Tags:

Corporate Law, Oppression Remedy, Sale Process Order, Parties, Tax

Susin v. Susin, 2014 ONCA 733

[Hoy A.C.J.O., Feldman and Blair JJ.A.]

Counsel:
R. Klotz, for the appellant
M.A. Hoy, for the respondent

Keywords:

Law of Estates, Estate Litigation, Civil Contempt, Fines, Passing of Accounts, Proper Venue, Personal Service, Rules of Civil Procedure , Rules 2.03, 60.11

Facts

Dorino Susin ("Dorino") appeals from the motion judge's order declaring him in contempt and dismissing his motion for a passing of accounts in his father's estate to take place in Brampton. This case involves an ongoing and bitter estate dispute between two sets of siblings, with one side represented by Dorino and the other by Fermino Susin ("Fermino"). The motion judge, Ramsay J., ordered that a passing of accounts was not appropriate given the current stage in the estate litigation, and also sided with seven previous court orders that Welland, Ontario was the appropriate jurisdiction for the passing of accounts. Ramsay J. also declared Dorino in contempt of court and included four orders as part of this declaration: (a) that he be committed to prison for three days; (b) that he pay a fine to the estate in the amount of $10,000; (c) that he be prohibited from taking any further steps in this proceeding or in any proceedings to which Fermino or Habibur Rahman ("Rahman") are parties, except for an appeal from the present order; and (d) that he pay costs of the motions to the estate on a full indemnity basis.

Issues:

(1) Should the motion judge's order refusing to pass accounts at this time be overruled?

(2) Is the finding that Dorino is in contempt of court supported in the record?

(3) Should the contempt order be set aside because Dorino was not personally served with the contempt cross-motion?

(4)(a) Did the motion judge err in imposing a fine of $10,000 payable to the estate as opposed to the province of Ontario?

(4)(b) Should the motion judge's order imposing a $10,000 fine against Dorino be set aside?

(5) Is the motion judge's order prohibiting Dorino from taking any further steps in the proceeding or in any proceedings to which Fermino or Rahman are parties (except for an appeal from his order) too broad?

Holding:

The appeal was allowed in part and neither party was awarded costs of the appeal.

Reasoning

(1) No. The motion judge's exercise of discretion in refusing to order the passing of accounts should not be interfered with, as he had two reasonable bases for this order. First, the trustees could not pass the final accounts at that stage because there are still significant debts owing to the estate, and the estate also continued to incur legal costs given the ongoing legal battles between the parties. Second, it had been repeatedly held by several different Superior Court judges that Welland was the appropriate venue for dealing with matters relating to the estate. Therefore, Dorino's motion to have a passing of accounts held in Brampton was inappropriate and had already been litigated repeatedly.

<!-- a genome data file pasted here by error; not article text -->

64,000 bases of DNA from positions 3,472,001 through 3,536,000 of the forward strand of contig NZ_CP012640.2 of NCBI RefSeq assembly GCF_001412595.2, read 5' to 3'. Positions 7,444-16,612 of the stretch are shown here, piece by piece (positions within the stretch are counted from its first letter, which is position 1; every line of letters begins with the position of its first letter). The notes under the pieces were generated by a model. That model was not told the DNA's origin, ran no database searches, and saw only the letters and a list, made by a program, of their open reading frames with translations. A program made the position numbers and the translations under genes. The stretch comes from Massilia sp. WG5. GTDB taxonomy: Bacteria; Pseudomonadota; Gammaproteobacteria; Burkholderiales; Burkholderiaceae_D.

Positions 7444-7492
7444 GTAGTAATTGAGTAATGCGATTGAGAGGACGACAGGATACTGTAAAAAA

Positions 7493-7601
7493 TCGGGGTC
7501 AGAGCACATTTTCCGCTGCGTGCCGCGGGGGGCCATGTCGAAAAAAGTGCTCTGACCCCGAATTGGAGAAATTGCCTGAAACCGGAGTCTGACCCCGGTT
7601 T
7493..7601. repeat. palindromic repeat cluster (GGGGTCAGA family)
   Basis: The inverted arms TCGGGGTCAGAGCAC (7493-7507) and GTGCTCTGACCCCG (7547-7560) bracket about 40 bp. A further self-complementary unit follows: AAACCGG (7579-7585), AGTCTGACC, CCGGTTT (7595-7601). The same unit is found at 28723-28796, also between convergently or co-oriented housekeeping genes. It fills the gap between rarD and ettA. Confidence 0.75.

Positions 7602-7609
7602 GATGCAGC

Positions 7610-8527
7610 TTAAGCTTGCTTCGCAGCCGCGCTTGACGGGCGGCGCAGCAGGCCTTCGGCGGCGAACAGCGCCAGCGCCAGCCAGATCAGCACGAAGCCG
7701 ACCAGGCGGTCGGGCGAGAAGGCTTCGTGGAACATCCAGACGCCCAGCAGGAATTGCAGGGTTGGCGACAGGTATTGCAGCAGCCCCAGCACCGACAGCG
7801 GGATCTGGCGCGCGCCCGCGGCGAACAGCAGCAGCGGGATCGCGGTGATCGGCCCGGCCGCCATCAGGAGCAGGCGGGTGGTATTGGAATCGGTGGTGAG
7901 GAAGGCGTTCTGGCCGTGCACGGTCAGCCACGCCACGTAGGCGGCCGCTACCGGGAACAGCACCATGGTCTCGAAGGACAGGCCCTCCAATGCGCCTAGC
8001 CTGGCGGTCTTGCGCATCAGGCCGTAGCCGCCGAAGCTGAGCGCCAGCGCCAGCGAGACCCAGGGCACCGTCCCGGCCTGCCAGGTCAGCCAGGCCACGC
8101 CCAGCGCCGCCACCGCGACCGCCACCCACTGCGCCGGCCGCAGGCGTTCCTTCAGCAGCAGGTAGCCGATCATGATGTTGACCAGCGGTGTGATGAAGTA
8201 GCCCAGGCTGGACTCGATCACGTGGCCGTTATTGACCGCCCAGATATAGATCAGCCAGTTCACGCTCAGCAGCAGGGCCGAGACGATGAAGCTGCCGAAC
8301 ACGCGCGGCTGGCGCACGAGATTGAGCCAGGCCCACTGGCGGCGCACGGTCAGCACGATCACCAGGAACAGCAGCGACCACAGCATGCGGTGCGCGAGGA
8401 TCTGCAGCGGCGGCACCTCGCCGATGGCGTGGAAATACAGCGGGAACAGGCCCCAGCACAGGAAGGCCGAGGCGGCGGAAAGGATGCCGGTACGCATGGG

(2) Yes. Even if Dorino's conduct cannot be characterized as a breach of a court order, the motion judge was correct in resorting to the common law power to commit him for contempt in the circumstances. Specifically, Dorino's conduct constituted an act done that was intended to, or was likely to, interfere with or obstruct the fair administration of justice. In the circumstances of this case, Dorino already knew based on three previous court orders that Welland was the appropriate venue for the passing of accounts, but he still brought another motion to conduct a passing of accounts in Brampton. Furthermore, his actions were vindictive as he intended to harass the opposing beneficiaries represented by Fermino, and he did so even though he was already warned in open court that he could face imprisonment if he brought another motion on this issue.

(3) No. Even though the respondents failed to serve Dorino personally with their motion materials in accordance with the Rules of Civil Procedure, the purpose of personal service has been met in this case and there has been no substantial wrong or miscarriage of justice. Specifically, Dorino had full knowledge of the cross-motion brought by the respondents to hold him in contempt of court, as he filed an affidavit in response to Fermino's affidavit on this issue. Furthermore, he personally attended the motion and had an opportunity to address the contempt motion, but failed to make any submissions. In sum, the proceedings leading up to the contempt finding, including a warning in open court that he risked imprisonment if he brought another motion to pass accounts, afforded Dorino adequate procedural fairness and did not deprive him of a fair hearing.

(4)(a) Yes. The case of SNC-Lavalin Profac Inc. v. Sankar, 2009 ONCA 97, demonstrates that a fine imposed for civil contempt of court ought not to be payable to a party in the action but, rather, to the Provincial Treasurer.

(4)(b) Yes. A fine was not necessary in this case to meet the goals of deterrence and the need to stress the importance of respect for the court's process. The sentence of three days' imprisonment was more than sufficient to ensure that Dorino respects the court's process, and a fine acted as a double sanction and was unnecessary.